Fig. 1: Cervical length measurement by the transvaginal ultrasound

The 4D View program (General Electric Healthcare, Zipf, Austria) was used to measure the cervical volume. The program was set to manual. The drawing started from a longitudinal section through the cervix. The rotation steps were set at 30° and six contours of the cervix were drawn manually using the cursor of the system. Once all contours had been drawn, the volume of the cervix was calculated automatically and expressed in cubic centimeters19,20 (Fig. 2).

All cervical volume measurements were performed by the same examiner. This examiner was blinded to whether the patients belonged to the group of cases or that of controls.

The following variables were studied: patient’s age, number of past pregnancies, number of past abortions, late abortions in previous pregnancies, a threatened abortion in the first trimester of the current gestation, number of deliveries, date of the ultrasound at 19th–22th week (in days), cervical length measured at 19th–22th week ultrasound scan (in mm), cervical volume measured at 19th–22th week ultrasound scan (in cm3), hypothyroidism in the pregnancy studied, diabetes in the gestation studied, gestational age at the time of delivery, the gestation studied in days, type of delivery, and newborn’s weight.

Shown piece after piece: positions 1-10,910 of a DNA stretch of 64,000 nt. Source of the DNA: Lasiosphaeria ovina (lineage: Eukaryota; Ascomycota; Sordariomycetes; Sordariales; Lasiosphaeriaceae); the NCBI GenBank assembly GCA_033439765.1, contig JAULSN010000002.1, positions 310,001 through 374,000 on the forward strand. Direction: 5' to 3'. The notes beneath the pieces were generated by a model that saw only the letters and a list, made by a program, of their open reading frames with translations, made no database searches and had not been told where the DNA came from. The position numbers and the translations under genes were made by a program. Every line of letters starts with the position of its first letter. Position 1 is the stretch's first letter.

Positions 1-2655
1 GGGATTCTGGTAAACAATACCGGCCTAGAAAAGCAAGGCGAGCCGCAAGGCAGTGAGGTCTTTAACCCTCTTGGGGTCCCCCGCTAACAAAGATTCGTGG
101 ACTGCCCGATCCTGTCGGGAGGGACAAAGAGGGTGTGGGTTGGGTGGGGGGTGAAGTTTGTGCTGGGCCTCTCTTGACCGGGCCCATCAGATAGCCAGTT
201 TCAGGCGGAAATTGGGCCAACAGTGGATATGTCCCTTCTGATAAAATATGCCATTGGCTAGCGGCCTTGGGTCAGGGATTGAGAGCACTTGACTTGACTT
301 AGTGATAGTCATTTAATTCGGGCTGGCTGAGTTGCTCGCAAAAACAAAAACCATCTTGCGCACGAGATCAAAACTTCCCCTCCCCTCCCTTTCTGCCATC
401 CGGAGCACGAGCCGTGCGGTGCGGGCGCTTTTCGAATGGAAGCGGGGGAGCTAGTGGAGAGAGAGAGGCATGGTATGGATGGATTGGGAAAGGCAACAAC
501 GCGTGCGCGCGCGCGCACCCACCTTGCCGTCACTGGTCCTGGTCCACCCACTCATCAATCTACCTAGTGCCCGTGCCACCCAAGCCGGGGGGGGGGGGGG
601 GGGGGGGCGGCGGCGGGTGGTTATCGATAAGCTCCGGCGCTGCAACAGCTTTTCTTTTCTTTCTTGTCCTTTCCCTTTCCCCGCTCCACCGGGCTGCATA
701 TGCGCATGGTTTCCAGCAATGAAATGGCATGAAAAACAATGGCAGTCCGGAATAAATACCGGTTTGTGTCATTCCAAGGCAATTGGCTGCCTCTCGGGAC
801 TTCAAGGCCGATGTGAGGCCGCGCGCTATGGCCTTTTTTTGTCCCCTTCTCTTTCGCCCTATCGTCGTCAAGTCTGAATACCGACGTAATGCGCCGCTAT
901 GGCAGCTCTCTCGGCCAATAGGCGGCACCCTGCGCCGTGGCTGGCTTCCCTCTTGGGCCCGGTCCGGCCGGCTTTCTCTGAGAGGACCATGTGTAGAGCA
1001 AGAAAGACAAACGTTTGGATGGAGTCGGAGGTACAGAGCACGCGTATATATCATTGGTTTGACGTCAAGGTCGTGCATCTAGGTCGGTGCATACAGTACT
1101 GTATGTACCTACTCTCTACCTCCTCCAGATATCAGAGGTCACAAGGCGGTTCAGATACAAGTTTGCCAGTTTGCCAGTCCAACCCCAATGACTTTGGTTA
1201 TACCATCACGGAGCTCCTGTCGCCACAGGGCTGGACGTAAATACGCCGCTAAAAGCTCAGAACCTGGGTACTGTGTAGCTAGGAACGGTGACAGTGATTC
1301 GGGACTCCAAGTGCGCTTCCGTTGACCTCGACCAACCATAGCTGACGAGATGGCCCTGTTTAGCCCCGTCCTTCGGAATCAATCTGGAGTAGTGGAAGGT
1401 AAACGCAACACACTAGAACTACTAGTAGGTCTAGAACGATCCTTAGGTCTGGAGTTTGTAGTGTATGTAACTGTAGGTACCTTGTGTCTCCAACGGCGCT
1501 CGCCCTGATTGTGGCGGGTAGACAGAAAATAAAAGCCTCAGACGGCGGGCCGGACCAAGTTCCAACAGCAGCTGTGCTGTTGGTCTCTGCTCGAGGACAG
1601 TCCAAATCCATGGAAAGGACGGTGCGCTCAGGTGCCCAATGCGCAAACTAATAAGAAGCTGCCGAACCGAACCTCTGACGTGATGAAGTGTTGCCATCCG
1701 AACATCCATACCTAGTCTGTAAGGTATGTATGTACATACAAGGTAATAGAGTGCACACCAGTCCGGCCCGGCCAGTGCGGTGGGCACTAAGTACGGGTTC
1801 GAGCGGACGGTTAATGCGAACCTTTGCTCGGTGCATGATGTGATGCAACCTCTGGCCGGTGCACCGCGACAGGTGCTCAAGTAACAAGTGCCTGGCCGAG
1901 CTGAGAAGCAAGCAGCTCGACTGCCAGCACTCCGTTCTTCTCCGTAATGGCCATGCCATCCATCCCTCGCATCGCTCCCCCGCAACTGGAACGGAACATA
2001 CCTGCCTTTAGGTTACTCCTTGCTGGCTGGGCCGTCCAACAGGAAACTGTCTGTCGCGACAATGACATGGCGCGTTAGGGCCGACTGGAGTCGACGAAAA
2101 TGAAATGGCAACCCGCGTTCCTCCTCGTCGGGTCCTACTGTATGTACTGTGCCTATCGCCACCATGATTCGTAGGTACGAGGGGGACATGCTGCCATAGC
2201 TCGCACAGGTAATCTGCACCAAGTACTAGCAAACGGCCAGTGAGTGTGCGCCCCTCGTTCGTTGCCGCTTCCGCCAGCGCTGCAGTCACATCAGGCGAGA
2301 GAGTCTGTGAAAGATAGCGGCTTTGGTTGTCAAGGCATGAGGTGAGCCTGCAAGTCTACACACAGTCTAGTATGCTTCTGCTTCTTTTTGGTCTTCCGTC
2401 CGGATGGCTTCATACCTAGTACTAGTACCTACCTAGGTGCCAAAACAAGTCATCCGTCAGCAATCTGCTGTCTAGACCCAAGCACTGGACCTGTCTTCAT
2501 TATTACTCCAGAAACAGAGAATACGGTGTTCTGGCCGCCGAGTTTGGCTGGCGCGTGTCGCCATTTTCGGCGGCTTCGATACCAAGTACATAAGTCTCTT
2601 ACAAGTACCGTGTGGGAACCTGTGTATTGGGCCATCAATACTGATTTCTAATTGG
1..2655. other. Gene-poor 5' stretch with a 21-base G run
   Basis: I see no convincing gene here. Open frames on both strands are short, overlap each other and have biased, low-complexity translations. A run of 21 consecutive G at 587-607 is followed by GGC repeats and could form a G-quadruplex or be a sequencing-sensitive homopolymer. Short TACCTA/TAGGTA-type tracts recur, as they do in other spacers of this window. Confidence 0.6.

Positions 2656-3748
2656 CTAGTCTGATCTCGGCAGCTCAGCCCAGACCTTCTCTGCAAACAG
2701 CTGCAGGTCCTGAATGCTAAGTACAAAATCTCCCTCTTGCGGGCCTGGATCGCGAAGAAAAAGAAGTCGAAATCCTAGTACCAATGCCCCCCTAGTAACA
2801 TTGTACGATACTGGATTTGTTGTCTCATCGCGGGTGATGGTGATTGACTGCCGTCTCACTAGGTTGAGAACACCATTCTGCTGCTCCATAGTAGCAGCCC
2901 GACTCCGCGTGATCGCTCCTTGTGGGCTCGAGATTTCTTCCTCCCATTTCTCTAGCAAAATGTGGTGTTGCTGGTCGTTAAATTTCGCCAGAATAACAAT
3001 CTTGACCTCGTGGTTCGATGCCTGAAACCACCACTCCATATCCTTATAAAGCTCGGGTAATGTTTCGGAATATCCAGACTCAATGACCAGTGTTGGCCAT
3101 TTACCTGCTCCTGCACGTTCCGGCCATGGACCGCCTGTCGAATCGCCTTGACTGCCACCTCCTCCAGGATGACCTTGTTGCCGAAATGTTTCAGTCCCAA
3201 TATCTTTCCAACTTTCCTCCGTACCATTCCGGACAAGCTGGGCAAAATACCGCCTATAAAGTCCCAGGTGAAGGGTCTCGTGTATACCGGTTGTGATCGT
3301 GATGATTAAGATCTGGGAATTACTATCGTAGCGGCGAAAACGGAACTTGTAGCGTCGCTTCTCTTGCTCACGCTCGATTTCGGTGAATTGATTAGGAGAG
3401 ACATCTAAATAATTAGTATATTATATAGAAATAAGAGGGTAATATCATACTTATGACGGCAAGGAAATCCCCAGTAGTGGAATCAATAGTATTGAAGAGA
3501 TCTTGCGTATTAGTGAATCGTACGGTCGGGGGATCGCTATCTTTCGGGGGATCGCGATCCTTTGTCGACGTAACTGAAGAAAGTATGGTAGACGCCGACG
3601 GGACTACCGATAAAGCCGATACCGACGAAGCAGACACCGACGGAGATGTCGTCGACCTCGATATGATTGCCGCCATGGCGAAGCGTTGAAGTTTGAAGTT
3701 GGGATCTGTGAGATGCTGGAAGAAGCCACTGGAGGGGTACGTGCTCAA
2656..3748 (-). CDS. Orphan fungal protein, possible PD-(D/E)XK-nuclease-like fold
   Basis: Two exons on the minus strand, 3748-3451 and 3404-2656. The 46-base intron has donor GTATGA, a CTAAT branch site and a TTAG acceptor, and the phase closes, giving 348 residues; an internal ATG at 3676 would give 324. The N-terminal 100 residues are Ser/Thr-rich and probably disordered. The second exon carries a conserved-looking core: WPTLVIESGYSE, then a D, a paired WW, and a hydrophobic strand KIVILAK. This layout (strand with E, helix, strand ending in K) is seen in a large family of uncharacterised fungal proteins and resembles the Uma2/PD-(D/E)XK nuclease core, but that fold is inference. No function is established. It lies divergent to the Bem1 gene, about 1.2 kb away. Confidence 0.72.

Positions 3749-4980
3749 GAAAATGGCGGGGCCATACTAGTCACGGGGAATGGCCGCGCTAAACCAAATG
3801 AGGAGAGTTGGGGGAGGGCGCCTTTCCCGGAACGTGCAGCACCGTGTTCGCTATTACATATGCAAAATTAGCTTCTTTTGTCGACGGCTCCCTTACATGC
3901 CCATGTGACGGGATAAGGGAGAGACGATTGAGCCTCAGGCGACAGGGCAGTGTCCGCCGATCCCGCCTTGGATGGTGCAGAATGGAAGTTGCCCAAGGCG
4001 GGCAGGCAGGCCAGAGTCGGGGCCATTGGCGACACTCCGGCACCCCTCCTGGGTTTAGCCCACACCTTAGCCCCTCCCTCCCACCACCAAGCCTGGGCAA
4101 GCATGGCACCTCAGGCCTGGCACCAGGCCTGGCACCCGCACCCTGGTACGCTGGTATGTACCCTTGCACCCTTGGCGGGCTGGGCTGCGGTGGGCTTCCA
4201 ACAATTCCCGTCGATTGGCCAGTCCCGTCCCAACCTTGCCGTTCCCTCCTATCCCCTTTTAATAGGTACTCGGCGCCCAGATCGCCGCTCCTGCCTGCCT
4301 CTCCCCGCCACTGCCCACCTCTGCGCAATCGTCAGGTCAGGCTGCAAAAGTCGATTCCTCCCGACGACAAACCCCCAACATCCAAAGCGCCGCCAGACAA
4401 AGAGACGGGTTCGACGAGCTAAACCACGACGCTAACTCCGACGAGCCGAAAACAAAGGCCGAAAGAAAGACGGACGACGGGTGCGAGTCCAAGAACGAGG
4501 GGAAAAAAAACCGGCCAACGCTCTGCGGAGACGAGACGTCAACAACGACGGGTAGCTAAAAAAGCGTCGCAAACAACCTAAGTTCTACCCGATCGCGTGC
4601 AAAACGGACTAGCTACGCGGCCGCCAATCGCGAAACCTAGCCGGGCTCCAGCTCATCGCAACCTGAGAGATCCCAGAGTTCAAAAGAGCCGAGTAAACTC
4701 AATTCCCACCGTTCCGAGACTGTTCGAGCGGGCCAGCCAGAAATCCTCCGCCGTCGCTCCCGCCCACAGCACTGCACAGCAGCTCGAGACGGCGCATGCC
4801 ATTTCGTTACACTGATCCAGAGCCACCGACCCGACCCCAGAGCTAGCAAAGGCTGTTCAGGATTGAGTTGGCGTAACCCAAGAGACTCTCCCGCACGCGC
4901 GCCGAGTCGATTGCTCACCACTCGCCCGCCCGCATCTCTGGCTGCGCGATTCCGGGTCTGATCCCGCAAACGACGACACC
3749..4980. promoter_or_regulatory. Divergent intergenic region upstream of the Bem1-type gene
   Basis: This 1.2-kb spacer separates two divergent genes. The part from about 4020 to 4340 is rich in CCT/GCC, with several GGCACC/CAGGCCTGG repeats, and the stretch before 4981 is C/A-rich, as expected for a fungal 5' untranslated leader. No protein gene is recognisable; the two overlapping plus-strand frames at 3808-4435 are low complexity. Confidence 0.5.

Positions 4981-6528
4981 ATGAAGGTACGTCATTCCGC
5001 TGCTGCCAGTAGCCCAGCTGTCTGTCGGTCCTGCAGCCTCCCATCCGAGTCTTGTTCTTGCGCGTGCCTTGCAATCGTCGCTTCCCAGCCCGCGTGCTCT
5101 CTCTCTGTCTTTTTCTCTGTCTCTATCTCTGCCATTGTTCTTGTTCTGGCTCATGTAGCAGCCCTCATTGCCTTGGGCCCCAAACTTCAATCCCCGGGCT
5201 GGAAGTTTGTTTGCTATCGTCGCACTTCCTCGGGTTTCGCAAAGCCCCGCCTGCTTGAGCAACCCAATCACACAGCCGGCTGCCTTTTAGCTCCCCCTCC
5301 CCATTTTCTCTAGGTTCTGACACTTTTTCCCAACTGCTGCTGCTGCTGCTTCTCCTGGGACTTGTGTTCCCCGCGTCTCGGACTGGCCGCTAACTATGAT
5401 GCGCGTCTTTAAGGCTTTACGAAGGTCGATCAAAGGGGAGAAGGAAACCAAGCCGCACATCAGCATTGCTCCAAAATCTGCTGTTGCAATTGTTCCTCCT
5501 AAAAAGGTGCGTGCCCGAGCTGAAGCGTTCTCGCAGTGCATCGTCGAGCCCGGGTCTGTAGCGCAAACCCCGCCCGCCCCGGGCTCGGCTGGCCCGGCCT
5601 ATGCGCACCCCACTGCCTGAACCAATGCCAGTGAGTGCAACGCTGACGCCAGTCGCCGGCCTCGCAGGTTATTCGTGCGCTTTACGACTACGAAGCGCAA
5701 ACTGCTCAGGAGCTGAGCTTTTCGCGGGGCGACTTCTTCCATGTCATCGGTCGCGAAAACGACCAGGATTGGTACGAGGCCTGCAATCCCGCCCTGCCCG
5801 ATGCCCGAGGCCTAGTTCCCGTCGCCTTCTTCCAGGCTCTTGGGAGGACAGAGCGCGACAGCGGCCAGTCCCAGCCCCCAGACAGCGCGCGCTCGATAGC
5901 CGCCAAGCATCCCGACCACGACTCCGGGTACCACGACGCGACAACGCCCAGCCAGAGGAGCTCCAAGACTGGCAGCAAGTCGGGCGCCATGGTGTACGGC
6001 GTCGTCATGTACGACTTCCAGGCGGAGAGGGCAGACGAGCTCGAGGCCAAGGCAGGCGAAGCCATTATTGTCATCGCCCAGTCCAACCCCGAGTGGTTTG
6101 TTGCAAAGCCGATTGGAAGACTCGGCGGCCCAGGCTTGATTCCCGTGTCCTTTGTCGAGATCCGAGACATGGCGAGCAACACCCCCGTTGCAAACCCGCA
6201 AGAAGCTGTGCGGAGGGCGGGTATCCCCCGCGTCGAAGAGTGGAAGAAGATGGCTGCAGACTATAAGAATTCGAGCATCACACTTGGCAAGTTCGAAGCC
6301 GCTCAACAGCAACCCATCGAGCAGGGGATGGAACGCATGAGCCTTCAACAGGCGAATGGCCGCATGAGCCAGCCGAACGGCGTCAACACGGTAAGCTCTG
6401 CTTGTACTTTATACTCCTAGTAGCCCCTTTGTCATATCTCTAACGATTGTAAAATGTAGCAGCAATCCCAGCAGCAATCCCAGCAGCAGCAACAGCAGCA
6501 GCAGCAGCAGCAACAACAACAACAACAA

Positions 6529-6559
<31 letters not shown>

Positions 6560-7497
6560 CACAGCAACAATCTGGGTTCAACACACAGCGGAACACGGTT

The Kolmogorov–Smirnov test was used to determine the distribution of data in continuous variables. The categorical variables are presented as absolute number and percentage, and compared with the Pearson’s X2 test. The continuous variables were compared using the one-way variance analysis (ANOVA) or the Mann–Whitney U test, depending on the distribution of data.

The statistical power analysis was not performed and p <0.05 is considered statistically significant. Statistical analyses were conducted using SPSS 15.0 (SPSS Inc., Chicago, IL).

Fig. 2: Cervical volume estimation using the 3D ultrasound


An estimated 105 term gestation patients (37–40 + 6 weeks) and 104 post-term patients (41 weeks and over) were enrolled for the study. Although there is an indication to perform the measurement of the cervical volume in all ultrasound examinations at 19- to 22 weeks scan, this was not carried out in all patients. Thus, we had cervical volume data from 131 patients: 44 cases and 87 controls.